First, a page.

Wacko

3-D computer rendering of Wacko game cabinetBuy this gameThe Game: Kozmik Krooz’r is back, floating around a desolate landscape in his tiny saucer and blasting away at the menacing denizens of the planet. By shooting two identical creatures, he can eliminate them; failing to match his first target with his next one will either release both creatures or, in later levels, create mix-and-match mutations that will prove to be even more difficult to get rid of. By eliminating all of See the videothe creatures on the screen, Krooz’r cruises to the next level; if any of the creatures come in contact with him, he loses a life. (Midway, 1982)

Memories: Video game history is rife with specimens of characters who struck somebody as being promising enough that an attempt was made to bring an entire franchise into being on willpower alone. From Exidy’s promise that Venture‘s “Winky” would star in later games (he didn’t) to Midway’s duo of Kozmik Krooz’r games, these also-ran characters are kind of like pixellated reality talent show wanna-bes, strutting their stuff for the arcade’s equivalent of 15 minutes of fame before the gaming public voted with their quarters.

Wacko Wacko

Kozmik Krooz’r appeared in two games released at roughly the same time by Midway: Wacko and the eponymous Kozmik Krooz’r. Both games were built around a gimmick. Kozmik Krooz’r sported a miniature model of a flying saucer above the screen, and the game’s action revolved around that saucer’s presence; Wacko, on the other hand, had one of the most unique cabinets designed for a coin-op to date: the entire cabinet, marquee, control panel and all, was lopsided, sloping downward from left to right. Whether or not gamers got the joke, however, is another thing entirely. (The answer may well lie in the fact that Krooz’r didn’t appear in any further games.)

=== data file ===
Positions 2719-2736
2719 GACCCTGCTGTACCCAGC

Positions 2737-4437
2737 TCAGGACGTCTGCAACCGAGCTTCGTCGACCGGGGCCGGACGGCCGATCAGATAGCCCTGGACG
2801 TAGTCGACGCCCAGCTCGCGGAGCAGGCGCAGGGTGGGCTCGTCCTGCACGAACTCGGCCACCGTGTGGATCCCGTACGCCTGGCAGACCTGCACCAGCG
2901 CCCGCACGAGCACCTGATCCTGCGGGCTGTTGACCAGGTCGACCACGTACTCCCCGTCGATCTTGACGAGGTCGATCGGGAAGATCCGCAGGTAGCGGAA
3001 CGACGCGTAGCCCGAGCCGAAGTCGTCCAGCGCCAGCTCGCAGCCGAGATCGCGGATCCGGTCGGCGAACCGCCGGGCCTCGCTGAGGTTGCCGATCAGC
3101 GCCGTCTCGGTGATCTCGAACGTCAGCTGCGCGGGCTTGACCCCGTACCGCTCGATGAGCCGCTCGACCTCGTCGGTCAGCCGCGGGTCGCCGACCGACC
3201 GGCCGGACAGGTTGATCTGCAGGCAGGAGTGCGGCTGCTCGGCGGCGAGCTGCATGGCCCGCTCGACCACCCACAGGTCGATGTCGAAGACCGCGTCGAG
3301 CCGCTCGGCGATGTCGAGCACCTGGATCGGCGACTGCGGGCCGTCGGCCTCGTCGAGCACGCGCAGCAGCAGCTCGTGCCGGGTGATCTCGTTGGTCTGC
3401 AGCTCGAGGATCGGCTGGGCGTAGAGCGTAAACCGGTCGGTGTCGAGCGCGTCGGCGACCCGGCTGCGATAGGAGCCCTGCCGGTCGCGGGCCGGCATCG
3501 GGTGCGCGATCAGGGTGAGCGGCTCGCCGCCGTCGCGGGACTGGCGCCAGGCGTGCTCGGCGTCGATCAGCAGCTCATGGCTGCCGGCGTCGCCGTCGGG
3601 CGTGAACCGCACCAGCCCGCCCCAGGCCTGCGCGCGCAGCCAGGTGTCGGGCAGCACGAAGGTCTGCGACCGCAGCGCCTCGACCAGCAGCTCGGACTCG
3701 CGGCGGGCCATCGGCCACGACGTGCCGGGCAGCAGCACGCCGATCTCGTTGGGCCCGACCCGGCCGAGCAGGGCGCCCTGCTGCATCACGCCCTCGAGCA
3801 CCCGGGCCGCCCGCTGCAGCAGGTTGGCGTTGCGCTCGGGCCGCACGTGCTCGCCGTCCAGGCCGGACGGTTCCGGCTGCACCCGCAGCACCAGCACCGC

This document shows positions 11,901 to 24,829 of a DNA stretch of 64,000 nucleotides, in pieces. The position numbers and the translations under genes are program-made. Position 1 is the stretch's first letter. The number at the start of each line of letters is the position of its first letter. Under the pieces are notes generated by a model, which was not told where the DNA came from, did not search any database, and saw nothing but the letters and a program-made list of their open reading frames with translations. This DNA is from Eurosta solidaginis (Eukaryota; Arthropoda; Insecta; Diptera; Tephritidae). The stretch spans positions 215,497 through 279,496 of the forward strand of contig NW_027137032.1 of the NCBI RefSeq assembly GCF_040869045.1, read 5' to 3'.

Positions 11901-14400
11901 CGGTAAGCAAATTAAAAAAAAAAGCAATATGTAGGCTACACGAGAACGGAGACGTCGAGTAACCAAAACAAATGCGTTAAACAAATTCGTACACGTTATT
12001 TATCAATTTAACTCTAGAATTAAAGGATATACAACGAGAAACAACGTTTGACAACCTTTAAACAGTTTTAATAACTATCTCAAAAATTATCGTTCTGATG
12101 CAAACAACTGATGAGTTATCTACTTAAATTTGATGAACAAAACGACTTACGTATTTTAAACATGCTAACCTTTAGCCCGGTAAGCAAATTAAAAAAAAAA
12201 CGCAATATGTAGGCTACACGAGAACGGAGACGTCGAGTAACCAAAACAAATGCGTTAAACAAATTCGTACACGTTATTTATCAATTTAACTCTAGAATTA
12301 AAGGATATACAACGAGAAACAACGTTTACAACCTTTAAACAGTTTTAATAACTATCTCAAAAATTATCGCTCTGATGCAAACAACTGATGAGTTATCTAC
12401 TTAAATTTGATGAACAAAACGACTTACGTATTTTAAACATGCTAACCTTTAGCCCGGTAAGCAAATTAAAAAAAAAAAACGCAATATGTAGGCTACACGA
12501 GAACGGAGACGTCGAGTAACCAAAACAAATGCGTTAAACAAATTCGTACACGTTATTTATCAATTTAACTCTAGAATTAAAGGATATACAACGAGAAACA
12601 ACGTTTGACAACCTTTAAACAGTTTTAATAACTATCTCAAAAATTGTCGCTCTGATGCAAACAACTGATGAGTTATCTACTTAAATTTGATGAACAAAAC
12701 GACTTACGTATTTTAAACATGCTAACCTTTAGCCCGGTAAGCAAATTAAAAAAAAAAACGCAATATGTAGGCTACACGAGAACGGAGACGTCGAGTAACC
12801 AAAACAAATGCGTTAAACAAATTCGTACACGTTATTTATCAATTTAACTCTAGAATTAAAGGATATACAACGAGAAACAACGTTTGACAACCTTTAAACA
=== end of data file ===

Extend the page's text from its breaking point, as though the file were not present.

With the dark look of the classic arcade of the 1970s giving way to Chuck E. Cheese-inspired day-glo friendliness in the ’80s, Midway was simiarly aiming to make a relatively friendly game with Wacko, and it’s an interesting twitch-gaming experience grafted onto an almost educational 4 quarters!concept (shape/pattern matching). As interesting as the “wack”-ed out cabinet was, one wonders if it actually lured enough gamers in to make the break with tradition worthwhile…or if it hurt Wacko‘s chances instead.

About Earl Green

I'm the webmaster and creator of theLogBook.com and its video game museum "sub-site", Phosphor Dot Fossils.
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